|Released June 15, 1978|
There's enough spiritual tension on Street Legal to fill a Bergman film. So it's difficult not to read the album as a prologue to Dylan's conversion to Christianity.
"Changing of the Guards," immediately places the listener into a forsaken world of theologies at war, one of Dylan's more ambitious compositions. The beefed up production and back up vocals adds a nice dimension. This live version is way more upbeat than the album track, almost as if Dylan took inspiration from the E Street Band.
"Baby, Please Stop Crying" is a soul song and a good one at that. Dylan plays the consoling friend to a woman he's secretly in love with. A far cry from the bluesy swagger persona he typically inhabits. Here we get dull desperation.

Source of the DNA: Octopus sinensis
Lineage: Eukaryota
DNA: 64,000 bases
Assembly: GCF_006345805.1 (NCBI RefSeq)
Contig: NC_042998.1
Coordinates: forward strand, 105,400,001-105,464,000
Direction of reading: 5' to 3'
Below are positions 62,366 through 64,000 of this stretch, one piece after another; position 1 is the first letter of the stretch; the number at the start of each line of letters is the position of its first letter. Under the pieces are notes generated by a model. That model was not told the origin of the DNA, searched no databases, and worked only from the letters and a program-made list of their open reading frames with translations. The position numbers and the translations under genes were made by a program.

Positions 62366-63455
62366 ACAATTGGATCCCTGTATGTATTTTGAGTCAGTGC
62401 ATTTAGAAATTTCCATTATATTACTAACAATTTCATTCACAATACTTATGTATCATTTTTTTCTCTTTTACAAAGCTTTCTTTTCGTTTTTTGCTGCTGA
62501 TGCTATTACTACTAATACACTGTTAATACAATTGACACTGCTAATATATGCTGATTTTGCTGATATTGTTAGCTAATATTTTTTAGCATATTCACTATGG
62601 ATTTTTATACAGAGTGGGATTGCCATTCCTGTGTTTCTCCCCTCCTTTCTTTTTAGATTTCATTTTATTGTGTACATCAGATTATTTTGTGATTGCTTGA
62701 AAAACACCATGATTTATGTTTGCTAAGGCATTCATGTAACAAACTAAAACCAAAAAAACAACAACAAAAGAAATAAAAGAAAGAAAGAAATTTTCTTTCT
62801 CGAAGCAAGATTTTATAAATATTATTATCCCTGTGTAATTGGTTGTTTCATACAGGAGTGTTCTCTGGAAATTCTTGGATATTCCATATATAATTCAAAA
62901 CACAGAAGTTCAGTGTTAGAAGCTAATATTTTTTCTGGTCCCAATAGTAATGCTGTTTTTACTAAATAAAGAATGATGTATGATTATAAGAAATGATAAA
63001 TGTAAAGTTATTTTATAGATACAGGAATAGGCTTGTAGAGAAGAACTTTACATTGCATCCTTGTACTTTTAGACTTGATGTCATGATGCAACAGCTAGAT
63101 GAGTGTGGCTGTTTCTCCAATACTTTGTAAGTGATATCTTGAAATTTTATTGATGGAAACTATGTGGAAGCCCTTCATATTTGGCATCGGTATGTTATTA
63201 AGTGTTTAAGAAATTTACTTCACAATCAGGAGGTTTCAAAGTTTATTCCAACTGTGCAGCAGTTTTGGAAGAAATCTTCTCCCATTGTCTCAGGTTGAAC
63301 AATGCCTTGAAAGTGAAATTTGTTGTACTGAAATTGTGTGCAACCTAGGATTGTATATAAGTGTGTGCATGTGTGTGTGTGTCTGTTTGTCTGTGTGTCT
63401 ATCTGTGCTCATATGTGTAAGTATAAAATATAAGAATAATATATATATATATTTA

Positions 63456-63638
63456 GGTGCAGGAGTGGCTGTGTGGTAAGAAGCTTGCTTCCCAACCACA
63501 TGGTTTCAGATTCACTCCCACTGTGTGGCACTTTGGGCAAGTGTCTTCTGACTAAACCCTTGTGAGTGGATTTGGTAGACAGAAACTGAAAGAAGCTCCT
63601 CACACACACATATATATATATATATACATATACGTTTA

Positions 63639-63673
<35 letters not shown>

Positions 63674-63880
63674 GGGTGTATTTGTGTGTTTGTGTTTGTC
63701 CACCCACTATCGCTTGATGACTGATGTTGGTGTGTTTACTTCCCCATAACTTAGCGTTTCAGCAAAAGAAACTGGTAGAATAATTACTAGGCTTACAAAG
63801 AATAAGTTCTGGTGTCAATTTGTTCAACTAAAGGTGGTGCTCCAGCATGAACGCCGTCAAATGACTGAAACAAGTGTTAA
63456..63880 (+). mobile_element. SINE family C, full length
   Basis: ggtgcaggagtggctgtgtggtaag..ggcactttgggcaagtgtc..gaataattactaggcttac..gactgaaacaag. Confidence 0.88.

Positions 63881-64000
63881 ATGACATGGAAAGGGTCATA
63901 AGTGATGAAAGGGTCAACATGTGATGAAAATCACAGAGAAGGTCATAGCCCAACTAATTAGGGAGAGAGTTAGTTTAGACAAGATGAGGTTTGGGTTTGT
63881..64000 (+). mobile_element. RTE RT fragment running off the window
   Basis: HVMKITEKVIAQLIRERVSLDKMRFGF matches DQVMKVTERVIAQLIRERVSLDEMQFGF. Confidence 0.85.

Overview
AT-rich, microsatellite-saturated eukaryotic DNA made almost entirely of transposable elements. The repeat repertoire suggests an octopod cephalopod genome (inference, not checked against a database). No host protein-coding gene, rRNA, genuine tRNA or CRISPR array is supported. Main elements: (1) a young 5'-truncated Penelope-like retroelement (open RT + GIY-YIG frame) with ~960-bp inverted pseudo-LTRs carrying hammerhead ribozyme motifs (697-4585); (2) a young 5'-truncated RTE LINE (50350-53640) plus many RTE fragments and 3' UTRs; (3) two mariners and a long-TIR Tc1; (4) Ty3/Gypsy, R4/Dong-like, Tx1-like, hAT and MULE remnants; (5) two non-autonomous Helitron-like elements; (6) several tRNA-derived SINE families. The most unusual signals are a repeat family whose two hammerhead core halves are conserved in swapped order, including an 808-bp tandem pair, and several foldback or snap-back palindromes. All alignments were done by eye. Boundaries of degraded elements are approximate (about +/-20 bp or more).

"Senor (Tales of Yankee Power)" remains a highlight: a sobering portrait of purgatory and nice companion to a Graham Greene's The Power and the Glory or Under the Volcano by Malcolm Lowry. Take your pick.
"True Love Tends to Forget" is resigned and cynical on love. Not a bad tune, but also a bummer.
The production values were heavily criticized on the initial vinyl release, but a splendid remastering has captured the rich sound of Street Legal.
After a heady decade Street Legal sounds like one big coming down, an epic hangover starting to wear off. You can hear that slow train a comin'.